Saturnalius is a 7 day festival running from the 17th (today) to the 23rd of December. It was in honour of Saturn, the God of seed and sowing (and much more).
(The Phrygian 'liberty cap', from Phrygia, the Balkans and Eastern Europe, was associated with the later Pileus cap of the freed slaves.)
(Mithras was often depicted wearing a Phrygian Cap.)
The Pileus is a peaked, felt cap, like the hat we imagine that elves might wear. It originated in Ancient Greece as a sailor's hat, but was associated more commonly with Rome later on. It was a hat given to slaves who had been freed. their hair was shorn and the cap was to symbolise their liberty.
The shape is also symbolic of the egg from which Castor and Pollux were supposed to have been hatched, and further represents the enslaved person hatching into freedom.
The Pileus became linked to the idea of liberty and the Republic, as opposed to the crown which symbolised monarchy. Varieties of this peaked cap have been associated with revolutionary movements down through the ages and all over the globe.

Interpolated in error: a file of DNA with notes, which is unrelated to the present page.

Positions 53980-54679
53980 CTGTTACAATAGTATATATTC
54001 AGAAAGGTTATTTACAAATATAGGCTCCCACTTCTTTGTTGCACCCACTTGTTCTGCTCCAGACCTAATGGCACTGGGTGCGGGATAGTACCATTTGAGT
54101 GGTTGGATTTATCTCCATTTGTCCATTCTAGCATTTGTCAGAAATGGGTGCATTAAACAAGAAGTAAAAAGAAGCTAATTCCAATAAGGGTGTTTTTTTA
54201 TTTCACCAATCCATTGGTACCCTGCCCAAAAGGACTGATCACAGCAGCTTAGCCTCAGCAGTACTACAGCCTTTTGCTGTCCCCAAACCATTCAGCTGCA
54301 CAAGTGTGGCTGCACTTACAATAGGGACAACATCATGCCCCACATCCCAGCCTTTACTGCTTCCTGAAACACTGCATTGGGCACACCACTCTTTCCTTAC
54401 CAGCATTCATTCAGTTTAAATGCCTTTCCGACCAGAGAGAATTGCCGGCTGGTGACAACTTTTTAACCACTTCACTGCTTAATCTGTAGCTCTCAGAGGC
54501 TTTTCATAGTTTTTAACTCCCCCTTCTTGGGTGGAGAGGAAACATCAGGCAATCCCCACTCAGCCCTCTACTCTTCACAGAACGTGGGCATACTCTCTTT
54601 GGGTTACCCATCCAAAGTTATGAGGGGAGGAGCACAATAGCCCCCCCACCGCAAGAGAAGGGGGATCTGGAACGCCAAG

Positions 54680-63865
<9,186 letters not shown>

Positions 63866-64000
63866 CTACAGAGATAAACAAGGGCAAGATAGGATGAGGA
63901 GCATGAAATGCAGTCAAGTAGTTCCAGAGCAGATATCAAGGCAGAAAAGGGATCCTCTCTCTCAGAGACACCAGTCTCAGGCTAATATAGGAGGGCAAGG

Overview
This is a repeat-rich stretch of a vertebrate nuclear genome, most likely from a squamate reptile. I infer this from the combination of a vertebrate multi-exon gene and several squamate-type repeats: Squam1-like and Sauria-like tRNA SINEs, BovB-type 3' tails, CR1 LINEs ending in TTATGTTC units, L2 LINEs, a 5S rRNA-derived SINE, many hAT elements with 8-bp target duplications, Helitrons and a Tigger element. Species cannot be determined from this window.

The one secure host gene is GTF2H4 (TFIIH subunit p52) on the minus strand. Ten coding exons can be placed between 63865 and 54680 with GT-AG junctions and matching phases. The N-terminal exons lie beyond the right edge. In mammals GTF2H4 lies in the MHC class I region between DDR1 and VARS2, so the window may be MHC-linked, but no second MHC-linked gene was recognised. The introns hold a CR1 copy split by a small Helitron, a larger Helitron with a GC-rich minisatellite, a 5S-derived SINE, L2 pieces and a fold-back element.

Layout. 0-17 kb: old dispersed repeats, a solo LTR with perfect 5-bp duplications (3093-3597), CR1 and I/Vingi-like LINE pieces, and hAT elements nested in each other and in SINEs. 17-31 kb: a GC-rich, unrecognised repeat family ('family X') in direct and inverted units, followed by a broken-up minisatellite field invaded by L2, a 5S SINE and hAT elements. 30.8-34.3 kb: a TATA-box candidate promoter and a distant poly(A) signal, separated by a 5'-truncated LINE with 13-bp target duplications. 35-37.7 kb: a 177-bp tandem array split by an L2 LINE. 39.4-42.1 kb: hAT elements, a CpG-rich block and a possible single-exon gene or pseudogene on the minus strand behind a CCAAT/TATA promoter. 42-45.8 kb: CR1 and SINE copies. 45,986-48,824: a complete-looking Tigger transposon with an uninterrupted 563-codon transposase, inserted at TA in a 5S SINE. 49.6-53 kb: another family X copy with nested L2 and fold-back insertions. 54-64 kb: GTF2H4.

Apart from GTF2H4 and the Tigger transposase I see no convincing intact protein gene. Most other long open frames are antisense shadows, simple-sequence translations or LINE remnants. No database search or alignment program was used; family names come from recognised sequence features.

Phrygian caps and the Pelius are often inter-associated. In this 6th century art work the Magi are depicted as wearing Phrygian caps.
Ordinary citizens took to wearing the Pileus hat at Saturnalia, to symbolise their own brief period of freedom and liberty from the constraints of the norm during the dark, winter days of Saturnalia. Ad pilleos vocare means “to set free.” It also signified the upending of the traditional roles of master and slave that occurred during Saturnalia, with people inter-changing their status. Feasting, gifts, games, back chat from children and servants, intoxication, these were the hallmarks of Saturnalia.
TO ROME, IN SATURNALIA
In these festive days of the scythe-bearing old man (Saturn),
when the dice-box rules supreme,
you will permit me, I feel assured,
to sport in unlaboured verse.
You smile: I may do so then,
and am not forbidden.
(From Bohn's Classical Library (1897))
Santa in his Pileus...Ho, Ho, Ho, Io, Io, Io,Saturnalia!
We should all have a Pileus in our wardrobe.